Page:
Fox Cineplex is D'Place

60 W. Ramsey Street,
Banning, CA 92220

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richjr37 on February 20, 2020 at 3:06 pm

Now owned and operated by D’Place Entertainment.

rivest266 on January 5, 2017 at 6:22 pm

Celebrated its grand reopening on December 3rd, 1953. Grand opening ad in the photo section.

Logan5 on October 8, 2014 at 1:57 am

“The Rocketeer” was presented at the Fox in 35mm Dolby Stereo beginning on Friday June 21, 1991.

richjr37 on March 7, 2013 at 1:05 am

All three screens will be upgraded to 4K digital projection as of March 22,2013.

richjr37 on September 4, 2012 at 1:54 pm

A January 28,1974 story in Box Office Magazine about the theatres' reopening by a Kansas couple who said that no R or X movies would play there after the previous owner turned it into a short-lived porn theatre.(National General closed it in ‘73)

Joe Vogel
Joe Vogel on February 7, 2012 at 9:36 pm

Several of the photos on this page of thumbnails include views of the Banning Theatre, from the 1920s to the 1950s.

Ken Roe
Ken Roe on September 14, 2010 at 6:40 am

A 1940’s street scene, showing the Banning Theatre & sign:
View link

eatomt55 on July 27, 2010 at 4:44 pm

I love the fact that this is an old theatre. Built in 1928, made it interesting to me. I visited it for the first time in 1978 and became a steady customer. Drive from riverside Ca, whenever a new movie comes out, we prepare ourselves to enjoy the whole movie experience by having their delicious popcorn on one hand, a juicy hot dog on the other, and our soft drink of choice! since their renovation, it’s now more comfortable, very nice to look at, although the letters on the marquee above the ticket booth are a bit small for my eyes to read, the people are nice and respectful, and it just feels like it’s my very own family theatre. Did I mention their prices?? $5.00 to watch a good movie is extremely reasonable, with yet wednesdays for less! I hope it stays in business for many, many years.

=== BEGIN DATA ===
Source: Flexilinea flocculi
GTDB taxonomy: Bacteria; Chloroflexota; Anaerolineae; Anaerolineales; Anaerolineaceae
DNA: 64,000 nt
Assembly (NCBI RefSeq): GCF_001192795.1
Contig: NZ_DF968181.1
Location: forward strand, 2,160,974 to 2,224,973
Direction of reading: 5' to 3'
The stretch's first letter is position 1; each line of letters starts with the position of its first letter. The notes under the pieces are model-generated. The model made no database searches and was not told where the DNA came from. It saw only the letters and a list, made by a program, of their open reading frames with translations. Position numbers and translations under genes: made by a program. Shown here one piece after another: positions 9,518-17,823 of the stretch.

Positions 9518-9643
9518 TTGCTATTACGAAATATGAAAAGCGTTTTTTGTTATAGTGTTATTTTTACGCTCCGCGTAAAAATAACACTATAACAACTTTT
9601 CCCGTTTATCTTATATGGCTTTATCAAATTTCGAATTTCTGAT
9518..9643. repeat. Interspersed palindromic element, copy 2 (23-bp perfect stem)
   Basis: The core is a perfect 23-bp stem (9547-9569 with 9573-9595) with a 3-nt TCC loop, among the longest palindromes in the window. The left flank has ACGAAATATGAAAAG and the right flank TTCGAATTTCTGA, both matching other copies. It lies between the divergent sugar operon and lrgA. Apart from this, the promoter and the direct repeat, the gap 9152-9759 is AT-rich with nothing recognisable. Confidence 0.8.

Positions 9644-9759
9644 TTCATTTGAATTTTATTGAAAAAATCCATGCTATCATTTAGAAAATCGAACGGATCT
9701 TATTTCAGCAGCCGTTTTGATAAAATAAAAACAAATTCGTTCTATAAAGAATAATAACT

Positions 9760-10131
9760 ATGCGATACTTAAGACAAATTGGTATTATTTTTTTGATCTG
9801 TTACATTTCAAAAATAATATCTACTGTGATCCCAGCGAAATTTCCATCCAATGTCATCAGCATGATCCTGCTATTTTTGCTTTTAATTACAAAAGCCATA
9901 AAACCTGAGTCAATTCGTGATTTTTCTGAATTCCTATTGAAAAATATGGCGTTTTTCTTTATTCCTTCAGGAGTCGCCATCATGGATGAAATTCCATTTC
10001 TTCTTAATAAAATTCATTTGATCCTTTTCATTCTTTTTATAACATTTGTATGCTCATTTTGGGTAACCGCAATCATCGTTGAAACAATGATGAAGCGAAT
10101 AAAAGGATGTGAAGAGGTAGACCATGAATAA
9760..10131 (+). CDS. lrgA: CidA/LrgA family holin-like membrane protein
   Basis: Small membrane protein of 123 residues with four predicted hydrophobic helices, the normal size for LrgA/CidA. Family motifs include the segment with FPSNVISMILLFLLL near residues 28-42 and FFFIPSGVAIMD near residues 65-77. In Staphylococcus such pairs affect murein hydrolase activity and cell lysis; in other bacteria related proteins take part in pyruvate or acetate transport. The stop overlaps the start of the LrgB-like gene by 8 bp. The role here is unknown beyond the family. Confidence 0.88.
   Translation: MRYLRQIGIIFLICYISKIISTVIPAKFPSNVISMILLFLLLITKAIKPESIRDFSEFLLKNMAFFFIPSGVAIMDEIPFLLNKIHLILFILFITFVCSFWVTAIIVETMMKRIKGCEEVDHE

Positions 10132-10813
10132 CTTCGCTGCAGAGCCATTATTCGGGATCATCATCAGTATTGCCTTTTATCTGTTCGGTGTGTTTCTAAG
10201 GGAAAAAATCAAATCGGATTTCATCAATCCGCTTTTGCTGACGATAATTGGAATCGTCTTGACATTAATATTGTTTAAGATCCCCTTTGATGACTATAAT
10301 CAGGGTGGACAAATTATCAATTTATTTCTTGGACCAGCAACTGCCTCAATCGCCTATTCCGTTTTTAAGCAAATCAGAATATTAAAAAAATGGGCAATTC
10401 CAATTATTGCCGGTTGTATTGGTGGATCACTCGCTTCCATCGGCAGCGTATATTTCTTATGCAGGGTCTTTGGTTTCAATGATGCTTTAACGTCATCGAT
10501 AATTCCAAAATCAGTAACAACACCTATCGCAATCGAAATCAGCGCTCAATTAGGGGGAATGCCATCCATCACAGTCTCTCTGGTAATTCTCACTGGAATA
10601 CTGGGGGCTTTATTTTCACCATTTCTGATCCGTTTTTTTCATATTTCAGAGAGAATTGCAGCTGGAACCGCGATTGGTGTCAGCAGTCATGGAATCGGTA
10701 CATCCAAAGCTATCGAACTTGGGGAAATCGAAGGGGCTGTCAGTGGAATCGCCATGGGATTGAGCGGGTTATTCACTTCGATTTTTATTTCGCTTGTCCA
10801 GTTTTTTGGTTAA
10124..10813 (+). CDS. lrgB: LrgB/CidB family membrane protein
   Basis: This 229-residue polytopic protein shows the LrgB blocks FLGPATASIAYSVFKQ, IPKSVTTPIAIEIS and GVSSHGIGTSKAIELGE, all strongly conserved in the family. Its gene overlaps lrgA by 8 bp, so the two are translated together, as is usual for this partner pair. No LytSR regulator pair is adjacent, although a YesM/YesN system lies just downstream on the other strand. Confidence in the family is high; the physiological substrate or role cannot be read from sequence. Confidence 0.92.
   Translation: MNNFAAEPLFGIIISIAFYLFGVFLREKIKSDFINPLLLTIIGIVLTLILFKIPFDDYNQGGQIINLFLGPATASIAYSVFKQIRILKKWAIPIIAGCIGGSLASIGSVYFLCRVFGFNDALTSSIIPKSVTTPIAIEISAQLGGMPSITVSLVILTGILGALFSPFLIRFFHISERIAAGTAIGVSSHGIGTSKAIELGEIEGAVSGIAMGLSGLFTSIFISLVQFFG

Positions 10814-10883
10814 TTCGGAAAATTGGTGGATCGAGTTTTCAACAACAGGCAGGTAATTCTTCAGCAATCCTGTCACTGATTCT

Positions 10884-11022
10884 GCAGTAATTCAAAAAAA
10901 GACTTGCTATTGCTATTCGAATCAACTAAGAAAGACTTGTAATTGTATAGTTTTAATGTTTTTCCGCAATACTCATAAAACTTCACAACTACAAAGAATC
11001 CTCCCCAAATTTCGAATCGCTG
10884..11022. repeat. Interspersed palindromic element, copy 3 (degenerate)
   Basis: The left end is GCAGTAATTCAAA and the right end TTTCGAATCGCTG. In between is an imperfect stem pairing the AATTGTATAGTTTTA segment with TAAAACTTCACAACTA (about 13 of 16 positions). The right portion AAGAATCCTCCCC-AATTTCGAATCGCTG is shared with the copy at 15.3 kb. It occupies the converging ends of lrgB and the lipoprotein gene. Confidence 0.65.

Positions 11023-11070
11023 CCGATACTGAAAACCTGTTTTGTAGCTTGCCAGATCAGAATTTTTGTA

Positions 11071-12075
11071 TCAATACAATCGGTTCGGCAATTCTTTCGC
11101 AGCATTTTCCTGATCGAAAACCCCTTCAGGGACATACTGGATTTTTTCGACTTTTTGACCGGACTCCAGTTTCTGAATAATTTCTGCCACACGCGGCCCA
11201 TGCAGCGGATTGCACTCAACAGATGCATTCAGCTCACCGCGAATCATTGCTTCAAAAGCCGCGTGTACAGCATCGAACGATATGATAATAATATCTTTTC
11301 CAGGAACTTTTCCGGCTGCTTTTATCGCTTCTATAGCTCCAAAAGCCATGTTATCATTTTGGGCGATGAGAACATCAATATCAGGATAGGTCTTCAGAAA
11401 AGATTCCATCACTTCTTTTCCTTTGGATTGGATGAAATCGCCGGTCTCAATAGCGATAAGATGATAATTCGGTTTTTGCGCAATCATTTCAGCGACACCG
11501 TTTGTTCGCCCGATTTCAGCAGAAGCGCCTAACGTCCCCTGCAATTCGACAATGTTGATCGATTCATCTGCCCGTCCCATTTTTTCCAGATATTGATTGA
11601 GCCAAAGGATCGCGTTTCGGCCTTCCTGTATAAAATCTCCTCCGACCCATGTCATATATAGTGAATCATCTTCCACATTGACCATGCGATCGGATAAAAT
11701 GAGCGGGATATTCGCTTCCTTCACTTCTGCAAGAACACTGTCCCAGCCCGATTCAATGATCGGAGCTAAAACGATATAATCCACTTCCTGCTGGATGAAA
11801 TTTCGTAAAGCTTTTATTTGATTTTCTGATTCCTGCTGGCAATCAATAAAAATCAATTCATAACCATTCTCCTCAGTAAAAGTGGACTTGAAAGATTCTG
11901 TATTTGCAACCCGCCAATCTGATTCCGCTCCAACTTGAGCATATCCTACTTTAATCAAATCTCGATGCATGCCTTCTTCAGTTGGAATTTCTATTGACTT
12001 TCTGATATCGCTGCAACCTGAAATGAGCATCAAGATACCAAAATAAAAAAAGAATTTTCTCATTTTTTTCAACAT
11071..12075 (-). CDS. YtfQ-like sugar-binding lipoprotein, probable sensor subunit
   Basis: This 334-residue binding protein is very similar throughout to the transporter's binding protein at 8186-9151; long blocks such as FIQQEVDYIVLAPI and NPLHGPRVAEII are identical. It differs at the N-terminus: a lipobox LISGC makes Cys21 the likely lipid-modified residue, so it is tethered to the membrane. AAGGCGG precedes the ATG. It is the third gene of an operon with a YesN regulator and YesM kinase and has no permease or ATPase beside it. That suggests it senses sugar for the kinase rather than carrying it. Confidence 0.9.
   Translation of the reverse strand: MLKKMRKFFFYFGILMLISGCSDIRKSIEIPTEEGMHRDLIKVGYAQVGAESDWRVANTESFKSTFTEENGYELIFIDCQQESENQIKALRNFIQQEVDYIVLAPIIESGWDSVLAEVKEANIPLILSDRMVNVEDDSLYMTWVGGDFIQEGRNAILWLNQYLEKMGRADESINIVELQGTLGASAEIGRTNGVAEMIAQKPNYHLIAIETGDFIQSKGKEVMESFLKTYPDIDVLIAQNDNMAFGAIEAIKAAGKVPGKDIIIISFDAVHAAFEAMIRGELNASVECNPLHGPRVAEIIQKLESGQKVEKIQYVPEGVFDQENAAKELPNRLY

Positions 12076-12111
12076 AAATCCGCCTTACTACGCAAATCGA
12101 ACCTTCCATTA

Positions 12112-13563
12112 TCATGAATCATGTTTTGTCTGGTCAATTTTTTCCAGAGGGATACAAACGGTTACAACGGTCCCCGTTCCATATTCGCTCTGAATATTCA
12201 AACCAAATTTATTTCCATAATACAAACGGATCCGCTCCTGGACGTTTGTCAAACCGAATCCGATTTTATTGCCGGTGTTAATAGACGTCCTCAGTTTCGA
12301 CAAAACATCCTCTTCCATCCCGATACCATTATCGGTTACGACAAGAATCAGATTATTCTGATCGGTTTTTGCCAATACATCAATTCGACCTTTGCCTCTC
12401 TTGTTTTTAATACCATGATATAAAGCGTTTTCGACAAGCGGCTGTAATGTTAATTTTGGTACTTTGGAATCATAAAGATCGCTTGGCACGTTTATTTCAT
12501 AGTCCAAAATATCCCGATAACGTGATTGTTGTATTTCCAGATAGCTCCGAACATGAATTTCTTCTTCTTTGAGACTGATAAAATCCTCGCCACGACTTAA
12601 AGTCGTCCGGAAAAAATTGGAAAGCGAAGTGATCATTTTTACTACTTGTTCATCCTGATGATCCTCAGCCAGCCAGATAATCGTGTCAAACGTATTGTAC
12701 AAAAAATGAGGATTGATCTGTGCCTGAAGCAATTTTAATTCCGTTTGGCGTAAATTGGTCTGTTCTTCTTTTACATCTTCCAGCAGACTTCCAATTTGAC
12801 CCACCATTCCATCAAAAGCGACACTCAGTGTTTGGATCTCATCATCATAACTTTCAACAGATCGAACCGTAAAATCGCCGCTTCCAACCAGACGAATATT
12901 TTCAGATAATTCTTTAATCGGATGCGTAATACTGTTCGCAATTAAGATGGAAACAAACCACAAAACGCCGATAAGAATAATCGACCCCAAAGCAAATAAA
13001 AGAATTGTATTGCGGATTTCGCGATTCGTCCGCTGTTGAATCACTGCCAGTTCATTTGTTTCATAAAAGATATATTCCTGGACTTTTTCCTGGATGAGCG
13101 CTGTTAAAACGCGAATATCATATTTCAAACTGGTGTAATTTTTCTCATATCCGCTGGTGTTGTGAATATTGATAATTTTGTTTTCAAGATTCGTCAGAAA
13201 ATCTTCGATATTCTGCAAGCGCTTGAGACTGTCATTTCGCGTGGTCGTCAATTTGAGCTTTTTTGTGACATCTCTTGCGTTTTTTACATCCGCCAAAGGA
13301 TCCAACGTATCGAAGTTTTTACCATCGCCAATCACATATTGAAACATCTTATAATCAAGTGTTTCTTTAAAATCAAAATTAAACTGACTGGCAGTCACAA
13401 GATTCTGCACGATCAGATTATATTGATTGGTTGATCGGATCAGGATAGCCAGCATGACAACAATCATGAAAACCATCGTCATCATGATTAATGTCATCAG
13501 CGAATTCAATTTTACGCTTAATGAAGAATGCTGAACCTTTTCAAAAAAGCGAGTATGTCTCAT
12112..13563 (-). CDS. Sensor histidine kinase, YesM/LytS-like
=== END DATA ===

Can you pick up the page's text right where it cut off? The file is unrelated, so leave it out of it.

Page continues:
Mike Rogers
Mike Rogers on July 9, 2010 at 7:41 pm

Great Shot,Ken mc.

richjr37 on January 2, 2010 at 3:07 pm

Went here on New Years Day to see SHERLOCK HOLMES. The lobby and arcade areas are quite nice but the new rocking chair seats in the auditorium we were in(#2 in the front of the building)are highly uncomfortable(so said my mom)and the handicapped stall was too narrow for my wheelchair. Presentation is still just ok.

Still a bargain,though,for first run movies @ $5.00,half off all day Wednesday.

TLSLOEWS on November 23, 2009 at 1:51 pm

The new picture looks much better than the 1982 pic.It may be small but at least its up and running again.

CSWalczak on November 20, 2009 at 9:43 am

The renovations are complete: the story can be read here: View link

richjr37 on August 22, 2009 at 11:09 am

The theatre will close August 28 for renovations and have planned an early November reopening.

richjr37 on November 29, 2008 at 9:29 am

Having moved to the area nearly 3 years ago,(I live in nearby Calimesa)I’ve been here several times. It’s not a favorite,sad to say.

The lobby is small and cramped,there’s a game room to your left as you enter the building that looks like it was a lounge.

The two screens in the front half half of the place are small,but not that bad. the sound is ok.

That third screen,where they move certain movies from the main screens,is a nightmare. Located in the back of the building and accessible,at least for wheelchairs,through a side door in the parking lot with help from an “usher”.

It’s tiny(about 200 seats,i guess)and smells.

It looks like it used to ba an office or something.

It’s a bargain,though,at $5.00 general admission.


Joe Vogel
Joe Vogel on September 18, 2007 at 12:10 am